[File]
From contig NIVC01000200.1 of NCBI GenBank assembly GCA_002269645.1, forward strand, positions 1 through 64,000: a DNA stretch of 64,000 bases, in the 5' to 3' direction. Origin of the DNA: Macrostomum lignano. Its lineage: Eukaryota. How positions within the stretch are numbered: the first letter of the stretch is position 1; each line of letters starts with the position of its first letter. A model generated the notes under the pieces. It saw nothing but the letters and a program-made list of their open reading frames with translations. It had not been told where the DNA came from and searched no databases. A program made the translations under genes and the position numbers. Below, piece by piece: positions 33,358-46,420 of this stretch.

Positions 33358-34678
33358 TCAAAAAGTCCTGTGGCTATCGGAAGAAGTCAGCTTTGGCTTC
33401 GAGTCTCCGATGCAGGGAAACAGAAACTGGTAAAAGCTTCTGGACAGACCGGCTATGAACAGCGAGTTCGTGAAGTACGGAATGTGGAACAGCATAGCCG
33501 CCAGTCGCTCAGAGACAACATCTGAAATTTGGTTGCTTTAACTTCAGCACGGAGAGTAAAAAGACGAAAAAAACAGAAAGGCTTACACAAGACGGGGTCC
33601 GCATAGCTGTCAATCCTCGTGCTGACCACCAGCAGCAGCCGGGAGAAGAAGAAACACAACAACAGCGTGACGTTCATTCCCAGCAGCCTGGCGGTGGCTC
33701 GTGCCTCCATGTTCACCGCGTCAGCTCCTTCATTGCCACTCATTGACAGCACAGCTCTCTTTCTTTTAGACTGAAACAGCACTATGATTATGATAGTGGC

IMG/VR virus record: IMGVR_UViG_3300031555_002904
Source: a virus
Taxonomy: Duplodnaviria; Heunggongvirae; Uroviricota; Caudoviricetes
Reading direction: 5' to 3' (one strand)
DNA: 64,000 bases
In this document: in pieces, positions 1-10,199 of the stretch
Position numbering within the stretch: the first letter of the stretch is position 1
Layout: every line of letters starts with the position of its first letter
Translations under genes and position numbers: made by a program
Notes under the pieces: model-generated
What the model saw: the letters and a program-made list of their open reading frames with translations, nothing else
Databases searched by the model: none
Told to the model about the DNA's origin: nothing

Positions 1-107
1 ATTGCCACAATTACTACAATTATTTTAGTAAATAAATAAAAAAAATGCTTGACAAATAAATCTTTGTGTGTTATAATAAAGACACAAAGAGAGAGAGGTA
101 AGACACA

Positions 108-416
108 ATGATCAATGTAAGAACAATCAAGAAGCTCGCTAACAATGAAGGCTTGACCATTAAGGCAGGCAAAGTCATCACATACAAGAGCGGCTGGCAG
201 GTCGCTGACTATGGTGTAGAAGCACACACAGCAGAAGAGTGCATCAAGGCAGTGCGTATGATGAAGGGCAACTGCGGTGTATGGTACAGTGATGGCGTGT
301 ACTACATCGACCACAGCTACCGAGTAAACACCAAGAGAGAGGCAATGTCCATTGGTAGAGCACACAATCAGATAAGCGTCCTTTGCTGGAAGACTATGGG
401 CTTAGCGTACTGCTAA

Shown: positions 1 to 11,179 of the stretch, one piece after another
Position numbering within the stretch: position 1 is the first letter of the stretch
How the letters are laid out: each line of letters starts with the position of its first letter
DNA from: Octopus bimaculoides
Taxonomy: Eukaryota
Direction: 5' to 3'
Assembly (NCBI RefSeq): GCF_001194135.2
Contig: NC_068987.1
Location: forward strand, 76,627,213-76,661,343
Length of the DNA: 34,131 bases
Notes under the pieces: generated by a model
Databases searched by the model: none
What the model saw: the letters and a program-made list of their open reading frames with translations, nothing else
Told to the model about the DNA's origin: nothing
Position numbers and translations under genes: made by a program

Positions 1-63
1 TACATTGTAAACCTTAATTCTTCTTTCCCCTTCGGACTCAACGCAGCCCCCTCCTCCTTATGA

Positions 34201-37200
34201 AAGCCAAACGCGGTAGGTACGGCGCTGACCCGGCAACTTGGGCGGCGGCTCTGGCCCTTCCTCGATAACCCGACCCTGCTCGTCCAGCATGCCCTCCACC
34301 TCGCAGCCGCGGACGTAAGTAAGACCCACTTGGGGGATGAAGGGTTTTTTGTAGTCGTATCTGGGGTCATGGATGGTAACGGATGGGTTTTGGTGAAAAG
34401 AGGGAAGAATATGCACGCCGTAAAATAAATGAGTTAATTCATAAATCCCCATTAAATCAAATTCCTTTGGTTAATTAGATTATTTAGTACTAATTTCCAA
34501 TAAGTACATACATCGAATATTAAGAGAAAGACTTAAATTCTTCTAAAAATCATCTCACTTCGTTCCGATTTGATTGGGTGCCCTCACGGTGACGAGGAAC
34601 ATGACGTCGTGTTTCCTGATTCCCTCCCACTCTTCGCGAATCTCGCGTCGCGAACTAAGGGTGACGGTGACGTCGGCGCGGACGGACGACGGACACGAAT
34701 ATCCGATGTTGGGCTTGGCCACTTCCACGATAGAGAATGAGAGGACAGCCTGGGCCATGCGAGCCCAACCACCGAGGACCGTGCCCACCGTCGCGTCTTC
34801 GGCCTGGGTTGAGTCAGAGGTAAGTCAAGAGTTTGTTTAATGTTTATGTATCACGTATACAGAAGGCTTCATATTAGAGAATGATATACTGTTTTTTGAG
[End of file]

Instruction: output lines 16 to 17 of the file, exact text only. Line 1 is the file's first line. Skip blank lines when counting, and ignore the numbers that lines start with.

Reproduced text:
Translations under genes and position numbers: made by a program
Notes under the pieces: model-generated